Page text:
During application, the pesticide spray mixture is broken into spray particles or droplets of various sizes. Managing the size of spray droplets is critical in managing spray drift.
Diameter and Weight
Droplet sizes are measured in microns. A micron is 1/1000 of a millimeter or about 1/25,000 of an inch. For perspective, human hair is about 100 microns in diameter. Spray droplets smaller than 150 microns tend to be the most prone to drift. These small droplets fall more slowly than large droplets. They do not have enough weight to overcome air resistance and are likely to float in wind currents.
Even small changes in droplet diameter make big differences in droplet weight. An increase in droplet diameter from 150 microns to about 190 microns doubles the droplet weight. An increase in droplet diameter from 150 microns to about 240 microns increases the weight 4 times. Doubling the diameter to 300 microns increases its weight, and also its volume, by 8 times. Heavier droplets fall more quickly and are less affected by air movement.
Size and Number
When the size of spray droplets is reduced, their numbers increase and the potential for drift also increases. Reducing droplet diameter in half multiplies the number of droplets by eight. The characteristics of the nozzle tip (type, fan angle, orifice size, etc.) and spray pressure have the greatest influence on droplet size.
‘Spray quality’ or ‘droplet size spectrum (DSS)’ refers to the droplet sizes that a particular nozzle produces; described in terms ranging from “Extremely Fine” to “Ultra Coarse”
VMD (also known as DV0.5)
The Volume Median Diameter (VMD) refers to the midpoint droplet size (median), where half of the volume of spray is in droplets smaller, and half of the volume is in droplets larger than the median. A VMD (DV0.5) of 400, for example, indicates that half of the volume is in droplet sizes smaller than 400 microns, and half the volume is in droplet sizes larger than 400 microns. Some pesticide labels specify a recommended droplet size. An example would be: “Use nozzles producing a coarse (VMD of 400 or greater) droplet category.”
An important consideration for reducing drift is to use nozzles that produce higher VMDs (for example, greater than 300 microns). However, drift potential depends not only on the VMD, but on the total spectrum of droplet sizes. For information on the droplet-size spectrum, also look for the DV0.1 and DV0.9 values. The larger the DV0.1 value, the smaller the potential for drift. The larger the DV0.9 value, the fewer the number of droplets available to provide adequate coverage.
A DV0.1 value indicates that 10% of the volume of spray is in droplets smaller than this value and may contain a major part of the fine driftable droplets. For example, if a nozzle had a DV0.1 of 150 microns, that would mean that 10% of the volume of spray that the nozzle produced would be in droplets measuring 150 microns or smaller.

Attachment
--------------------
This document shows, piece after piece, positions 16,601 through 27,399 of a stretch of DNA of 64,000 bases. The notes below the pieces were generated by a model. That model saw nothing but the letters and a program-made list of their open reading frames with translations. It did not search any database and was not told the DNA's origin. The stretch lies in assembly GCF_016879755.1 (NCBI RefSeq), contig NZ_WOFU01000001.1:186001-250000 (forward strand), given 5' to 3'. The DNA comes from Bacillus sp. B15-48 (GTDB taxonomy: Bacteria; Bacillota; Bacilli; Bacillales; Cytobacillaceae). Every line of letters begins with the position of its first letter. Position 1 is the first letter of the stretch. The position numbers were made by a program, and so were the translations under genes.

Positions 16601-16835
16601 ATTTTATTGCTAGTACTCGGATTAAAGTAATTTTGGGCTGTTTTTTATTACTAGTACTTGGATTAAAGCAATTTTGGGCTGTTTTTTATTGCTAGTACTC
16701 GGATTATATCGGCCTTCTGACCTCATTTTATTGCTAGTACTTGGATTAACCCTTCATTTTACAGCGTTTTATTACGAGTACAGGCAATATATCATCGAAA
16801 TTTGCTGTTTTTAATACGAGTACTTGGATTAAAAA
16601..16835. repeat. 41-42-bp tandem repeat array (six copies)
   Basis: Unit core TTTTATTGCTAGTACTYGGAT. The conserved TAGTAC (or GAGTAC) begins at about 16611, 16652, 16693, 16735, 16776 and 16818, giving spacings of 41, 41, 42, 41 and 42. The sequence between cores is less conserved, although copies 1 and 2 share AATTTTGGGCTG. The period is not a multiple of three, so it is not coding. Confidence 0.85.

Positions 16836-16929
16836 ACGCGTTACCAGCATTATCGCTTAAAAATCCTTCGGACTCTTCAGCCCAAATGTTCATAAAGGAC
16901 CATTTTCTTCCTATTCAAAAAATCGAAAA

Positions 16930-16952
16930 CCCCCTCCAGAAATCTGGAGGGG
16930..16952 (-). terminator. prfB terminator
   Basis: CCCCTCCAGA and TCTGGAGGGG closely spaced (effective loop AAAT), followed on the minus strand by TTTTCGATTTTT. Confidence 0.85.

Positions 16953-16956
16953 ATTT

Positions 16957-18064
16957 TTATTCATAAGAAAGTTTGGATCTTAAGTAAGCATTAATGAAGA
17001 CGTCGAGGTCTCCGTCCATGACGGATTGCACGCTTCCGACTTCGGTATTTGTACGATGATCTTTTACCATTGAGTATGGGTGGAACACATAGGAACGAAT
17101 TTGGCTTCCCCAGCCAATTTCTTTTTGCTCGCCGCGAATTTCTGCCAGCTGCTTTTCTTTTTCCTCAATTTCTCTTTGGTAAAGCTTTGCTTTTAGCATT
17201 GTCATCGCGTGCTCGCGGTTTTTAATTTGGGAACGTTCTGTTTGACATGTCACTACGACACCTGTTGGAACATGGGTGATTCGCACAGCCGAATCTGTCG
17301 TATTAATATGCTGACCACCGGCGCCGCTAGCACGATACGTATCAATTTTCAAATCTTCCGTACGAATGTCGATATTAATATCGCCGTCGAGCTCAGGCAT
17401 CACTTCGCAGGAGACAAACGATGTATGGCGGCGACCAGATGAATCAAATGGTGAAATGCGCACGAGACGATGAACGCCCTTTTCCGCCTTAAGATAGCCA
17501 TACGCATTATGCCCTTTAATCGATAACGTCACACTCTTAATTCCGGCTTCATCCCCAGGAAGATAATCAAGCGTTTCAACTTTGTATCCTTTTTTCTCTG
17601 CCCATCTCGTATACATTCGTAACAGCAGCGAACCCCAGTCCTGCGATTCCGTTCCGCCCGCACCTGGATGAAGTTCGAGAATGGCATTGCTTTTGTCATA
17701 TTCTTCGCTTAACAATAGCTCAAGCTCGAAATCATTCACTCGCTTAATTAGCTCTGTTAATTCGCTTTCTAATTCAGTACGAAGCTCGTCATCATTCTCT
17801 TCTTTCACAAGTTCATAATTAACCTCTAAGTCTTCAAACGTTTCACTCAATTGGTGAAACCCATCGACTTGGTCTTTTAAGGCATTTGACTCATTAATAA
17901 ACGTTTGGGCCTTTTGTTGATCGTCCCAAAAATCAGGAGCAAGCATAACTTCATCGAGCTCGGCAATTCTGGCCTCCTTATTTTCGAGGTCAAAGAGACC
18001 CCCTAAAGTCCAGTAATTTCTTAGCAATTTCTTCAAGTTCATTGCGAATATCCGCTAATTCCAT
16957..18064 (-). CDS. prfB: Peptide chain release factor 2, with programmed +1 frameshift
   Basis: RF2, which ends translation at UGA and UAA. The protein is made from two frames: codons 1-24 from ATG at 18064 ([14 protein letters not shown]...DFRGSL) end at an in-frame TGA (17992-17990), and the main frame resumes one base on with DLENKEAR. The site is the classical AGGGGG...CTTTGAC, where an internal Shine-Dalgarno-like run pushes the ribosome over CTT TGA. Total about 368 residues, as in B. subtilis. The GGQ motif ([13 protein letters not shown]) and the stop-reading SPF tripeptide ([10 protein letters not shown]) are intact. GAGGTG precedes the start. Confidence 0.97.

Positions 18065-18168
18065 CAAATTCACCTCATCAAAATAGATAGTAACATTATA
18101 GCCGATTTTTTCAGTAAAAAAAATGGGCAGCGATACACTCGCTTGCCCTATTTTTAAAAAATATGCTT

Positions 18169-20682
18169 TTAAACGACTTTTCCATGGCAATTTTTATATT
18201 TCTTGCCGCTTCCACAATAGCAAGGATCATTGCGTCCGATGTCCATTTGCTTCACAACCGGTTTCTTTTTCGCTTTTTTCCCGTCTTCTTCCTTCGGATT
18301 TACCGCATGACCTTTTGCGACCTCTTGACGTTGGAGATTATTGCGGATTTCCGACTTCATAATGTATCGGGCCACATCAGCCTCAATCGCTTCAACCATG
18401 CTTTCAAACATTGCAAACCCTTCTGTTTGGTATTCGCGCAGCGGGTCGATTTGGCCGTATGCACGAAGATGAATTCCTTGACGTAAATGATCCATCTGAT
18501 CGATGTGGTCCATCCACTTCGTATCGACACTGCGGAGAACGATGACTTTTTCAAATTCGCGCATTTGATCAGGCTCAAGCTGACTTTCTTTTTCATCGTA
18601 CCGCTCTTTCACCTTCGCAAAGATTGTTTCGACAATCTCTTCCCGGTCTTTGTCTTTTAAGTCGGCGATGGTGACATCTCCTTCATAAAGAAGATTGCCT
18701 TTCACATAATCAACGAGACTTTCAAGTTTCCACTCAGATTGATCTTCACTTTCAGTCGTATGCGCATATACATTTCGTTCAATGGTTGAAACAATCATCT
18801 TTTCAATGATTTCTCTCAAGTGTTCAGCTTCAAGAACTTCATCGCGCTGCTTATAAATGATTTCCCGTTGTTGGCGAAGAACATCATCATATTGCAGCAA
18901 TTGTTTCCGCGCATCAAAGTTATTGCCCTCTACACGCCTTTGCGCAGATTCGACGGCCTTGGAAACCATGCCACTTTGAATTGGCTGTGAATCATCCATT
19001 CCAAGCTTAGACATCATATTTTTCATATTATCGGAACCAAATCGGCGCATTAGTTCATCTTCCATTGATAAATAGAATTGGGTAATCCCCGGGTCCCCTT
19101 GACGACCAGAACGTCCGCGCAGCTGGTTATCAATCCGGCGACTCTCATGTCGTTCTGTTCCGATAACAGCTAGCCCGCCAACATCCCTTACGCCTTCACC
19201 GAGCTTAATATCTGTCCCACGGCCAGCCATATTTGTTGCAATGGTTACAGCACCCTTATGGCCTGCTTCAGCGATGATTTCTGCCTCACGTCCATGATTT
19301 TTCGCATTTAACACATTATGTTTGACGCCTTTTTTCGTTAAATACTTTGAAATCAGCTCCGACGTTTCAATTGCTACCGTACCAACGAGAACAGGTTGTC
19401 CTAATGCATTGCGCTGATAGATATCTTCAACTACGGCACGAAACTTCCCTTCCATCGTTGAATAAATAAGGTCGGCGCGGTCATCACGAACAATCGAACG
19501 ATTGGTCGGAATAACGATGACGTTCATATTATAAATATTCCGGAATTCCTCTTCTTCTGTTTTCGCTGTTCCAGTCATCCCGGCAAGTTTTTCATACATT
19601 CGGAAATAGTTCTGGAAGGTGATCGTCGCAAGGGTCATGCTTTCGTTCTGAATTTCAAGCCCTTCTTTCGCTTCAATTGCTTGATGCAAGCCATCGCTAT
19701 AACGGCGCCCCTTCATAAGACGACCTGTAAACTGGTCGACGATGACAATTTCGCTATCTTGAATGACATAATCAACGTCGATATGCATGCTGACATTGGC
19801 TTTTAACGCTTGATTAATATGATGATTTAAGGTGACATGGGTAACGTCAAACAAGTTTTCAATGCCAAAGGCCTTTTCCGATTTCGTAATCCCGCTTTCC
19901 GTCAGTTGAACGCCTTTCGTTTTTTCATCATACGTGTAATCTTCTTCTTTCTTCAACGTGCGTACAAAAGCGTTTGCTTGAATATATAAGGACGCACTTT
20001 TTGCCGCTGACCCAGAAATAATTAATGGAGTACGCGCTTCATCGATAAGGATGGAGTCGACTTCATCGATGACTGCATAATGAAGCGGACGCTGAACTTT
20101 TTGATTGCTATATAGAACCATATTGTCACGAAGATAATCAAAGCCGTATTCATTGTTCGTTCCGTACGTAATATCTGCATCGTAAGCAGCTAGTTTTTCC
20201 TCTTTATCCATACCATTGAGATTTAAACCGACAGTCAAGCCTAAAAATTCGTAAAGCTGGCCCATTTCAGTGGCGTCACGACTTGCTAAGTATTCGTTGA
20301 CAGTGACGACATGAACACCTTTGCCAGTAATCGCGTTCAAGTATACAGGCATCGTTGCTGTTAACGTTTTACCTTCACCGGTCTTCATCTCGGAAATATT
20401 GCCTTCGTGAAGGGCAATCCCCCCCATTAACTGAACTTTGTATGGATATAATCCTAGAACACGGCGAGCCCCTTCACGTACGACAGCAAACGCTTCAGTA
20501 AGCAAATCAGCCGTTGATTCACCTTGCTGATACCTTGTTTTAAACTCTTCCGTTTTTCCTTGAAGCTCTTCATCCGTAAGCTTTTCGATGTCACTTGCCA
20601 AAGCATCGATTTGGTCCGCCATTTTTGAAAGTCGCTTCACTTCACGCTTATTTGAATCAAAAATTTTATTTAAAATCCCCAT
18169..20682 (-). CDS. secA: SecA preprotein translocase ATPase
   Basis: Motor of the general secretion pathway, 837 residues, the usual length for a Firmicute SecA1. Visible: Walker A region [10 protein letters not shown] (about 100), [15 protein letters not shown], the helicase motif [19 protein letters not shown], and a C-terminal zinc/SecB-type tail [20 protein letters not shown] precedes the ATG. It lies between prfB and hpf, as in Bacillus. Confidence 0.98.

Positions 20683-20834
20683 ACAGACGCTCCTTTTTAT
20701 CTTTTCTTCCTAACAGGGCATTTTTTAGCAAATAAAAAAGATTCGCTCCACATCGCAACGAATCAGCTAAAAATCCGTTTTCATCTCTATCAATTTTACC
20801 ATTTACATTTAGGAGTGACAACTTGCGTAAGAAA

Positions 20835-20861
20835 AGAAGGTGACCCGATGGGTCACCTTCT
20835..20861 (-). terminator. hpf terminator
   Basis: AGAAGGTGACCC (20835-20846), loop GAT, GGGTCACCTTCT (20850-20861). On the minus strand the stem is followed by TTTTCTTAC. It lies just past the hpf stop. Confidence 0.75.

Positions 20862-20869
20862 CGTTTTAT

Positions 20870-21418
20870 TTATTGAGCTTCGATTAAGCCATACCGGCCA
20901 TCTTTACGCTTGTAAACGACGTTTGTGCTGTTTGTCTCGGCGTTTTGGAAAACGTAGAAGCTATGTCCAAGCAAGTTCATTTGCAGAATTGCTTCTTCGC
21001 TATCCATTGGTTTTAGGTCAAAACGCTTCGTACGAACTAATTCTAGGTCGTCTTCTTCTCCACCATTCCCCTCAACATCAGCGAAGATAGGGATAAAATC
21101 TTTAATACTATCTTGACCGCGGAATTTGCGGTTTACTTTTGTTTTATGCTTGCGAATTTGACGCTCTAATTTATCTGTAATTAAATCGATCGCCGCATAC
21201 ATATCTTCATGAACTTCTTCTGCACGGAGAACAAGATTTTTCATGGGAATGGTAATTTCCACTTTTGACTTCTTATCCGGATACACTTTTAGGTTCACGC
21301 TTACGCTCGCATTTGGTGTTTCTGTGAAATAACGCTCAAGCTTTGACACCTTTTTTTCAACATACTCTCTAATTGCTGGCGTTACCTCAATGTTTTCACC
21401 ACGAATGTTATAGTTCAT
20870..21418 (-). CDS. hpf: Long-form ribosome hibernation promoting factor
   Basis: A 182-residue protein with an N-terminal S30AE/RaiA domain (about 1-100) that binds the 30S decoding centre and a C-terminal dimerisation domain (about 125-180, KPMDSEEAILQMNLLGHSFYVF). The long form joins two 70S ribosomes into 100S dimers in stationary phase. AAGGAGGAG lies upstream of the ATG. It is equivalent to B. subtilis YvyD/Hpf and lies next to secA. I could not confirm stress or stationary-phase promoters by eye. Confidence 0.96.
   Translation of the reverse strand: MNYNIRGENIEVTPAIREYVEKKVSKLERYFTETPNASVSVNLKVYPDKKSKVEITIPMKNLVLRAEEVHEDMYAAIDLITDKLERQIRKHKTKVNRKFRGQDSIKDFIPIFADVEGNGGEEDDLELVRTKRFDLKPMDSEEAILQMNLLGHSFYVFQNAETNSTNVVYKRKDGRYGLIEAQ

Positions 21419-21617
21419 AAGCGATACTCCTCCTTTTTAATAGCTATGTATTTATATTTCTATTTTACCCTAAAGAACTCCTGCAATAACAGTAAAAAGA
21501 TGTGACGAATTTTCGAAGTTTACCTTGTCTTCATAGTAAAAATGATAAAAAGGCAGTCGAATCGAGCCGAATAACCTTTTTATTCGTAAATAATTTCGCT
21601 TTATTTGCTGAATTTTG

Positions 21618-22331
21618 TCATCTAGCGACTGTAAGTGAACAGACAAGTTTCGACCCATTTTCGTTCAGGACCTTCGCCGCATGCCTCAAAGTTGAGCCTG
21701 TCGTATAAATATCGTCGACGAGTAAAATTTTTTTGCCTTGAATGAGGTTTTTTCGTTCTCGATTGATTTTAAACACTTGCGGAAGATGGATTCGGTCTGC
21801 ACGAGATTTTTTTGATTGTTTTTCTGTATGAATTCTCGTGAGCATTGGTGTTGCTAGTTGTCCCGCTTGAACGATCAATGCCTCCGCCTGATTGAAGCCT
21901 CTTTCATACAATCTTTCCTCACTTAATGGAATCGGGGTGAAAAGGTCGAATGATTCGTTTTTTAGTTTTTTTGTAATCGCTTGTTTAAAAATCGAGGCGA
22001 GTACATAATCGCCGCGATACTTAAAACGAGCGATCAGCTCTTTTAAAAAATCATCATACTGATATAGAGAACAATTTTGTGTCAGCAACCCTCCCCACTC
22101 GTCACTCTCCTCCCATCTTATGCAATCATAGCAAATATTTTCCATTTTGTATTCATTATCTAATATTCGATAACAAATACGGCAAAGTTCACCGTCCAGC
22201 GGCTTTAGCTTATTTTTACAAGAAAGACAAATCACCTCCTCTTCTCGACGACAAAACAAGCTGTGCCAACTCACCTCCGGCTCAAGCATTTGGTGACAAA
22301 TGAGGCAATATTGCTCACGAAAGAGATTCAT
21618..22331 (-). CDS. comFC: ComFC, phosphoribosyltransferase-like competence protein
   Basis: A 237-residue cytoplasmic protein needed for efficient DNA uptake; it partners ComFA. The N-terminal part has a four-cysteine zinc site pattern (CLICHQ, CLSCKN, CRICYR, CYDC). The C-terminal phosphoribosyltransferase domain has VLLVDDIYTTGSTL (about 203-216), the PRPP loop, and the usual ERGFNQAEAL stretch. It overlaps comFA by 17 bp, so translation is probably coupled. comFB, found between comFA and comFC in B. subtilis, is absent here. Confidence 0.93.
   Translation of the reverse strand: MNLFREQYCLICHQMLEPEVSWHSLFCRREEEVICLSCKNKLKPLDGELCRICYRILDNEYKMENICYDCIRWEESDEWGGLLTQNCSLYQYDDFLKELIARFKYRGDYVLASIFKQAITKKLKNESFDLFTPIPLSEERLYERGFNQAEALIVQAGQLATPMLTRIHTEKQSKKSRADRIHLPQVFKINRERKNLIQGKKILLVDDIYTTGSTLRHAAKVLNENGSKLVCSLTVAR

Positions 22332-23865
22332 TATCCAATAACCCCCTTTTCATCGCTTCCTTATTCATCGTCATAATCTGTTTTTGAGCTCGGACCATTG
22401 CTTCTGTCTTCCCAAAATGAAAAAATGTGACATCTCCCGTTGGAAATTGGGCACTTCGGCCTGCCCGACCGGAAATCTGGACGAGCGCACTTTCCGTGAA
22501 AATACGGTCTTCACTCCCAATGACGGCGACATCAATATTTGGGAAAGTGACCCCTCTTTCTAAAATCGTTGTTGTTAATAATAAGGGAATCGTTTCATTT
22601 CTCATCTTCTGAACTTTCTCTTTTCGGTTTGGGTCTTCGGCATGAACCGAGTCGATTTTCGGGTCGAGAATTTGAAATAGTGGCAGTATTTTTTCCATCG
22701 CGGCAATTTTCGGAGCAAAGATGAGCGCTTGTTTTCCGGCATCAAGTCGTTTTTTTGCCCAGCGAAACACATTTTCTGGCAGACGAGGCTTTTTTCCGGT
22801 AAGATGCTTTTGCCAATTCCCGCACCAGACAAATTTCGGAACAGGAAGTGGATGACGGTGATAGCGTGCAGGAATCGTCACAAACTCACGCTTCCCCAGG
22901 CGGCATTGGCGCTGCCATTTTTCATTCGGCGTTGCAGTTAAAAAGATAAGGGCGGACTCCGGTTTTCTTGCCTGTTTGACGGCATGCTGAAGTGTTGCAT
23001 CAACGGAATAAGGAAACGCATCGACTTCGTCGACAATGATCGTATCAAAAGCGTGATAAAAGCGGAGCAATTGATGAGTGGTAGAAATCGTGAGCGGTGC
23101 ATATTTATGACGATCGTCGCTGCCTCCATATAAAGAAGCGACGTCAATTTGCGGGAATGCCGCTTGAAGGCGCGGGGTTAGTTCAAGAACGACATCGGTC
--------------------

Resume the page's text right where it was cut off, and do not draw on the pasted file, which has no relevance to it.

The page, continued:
A DV0.9 value indicates that 90% of the volume of spray is in droplets smaller (or 10% larger) than this value. If the DV0.9 is large (for example 800 microns), too much of the volume of spray may be taken up in a few large droplets. Spray coverage and efficacy may be reduced because there may not be enough droplets to adequately cover all treated surfaces in some applications.
A DV0.5 value means that half of the volume of spray is in droplets higher than this value and half is smaller (DV0.5=VMD).
Relative Span (RS)
Relative Span (RS) refers to a value determined by subtracting the DV0.1 value from the DV0.9 value and dividing it by the DV0.5. The smaller this number, the less variation there is between the size of the droplets in your spray spectrum. Consider two nozzles both having a DV0.5 of 300 microns, but one has a DV0.1 of 150 and a DV0.9 of 800, and the other a DV0.1 of 200 and DV0.9 of 600. The relative span of the first nozzle would be ([800 – 150]/300) = 2.2, whereas the second nozzle’s relative span would be ([600 – 200]/300) = 1.3. Even though the two nozzles have the same DV0.5, the relative span indicates that the second nozzle has much less variation among drop sizes, which should provide less drift potential and greater coverage.
Droplet Size Categories
The American Society of Agricultural and Biological Engineers (ASABE) developed a droplet size classification system (ASABE S-572.1) that ranges from extremely fine to ultra coarse based upon DV values measured in microns. To reduce confusion, refer to the ASABE S-572.1 droplet category and not the “micron” size when selecting nozzles. The recommended droplet size category to use with a particular pesticide may be listed on the product label. An example label statement would be: “Apply with 10 or more gallons per acre using a nozzle producing a coarse droplet.”
Nozzle selection and pressure can then be based on the nozzle manufacturer’s droplet size category charts. Typically, low-drift nozzles will produce spray droplets in the medium to the extremely coarse range, while reducing the number of fine droplets likely to drift.
Because of differences in the equipment and methods used to measure droplet sizes, different nozzle manufacturers may report different micron values for ASABE S-572.1 droplet size categories.
Initial compilation courtesy of Jim Wilson, PhD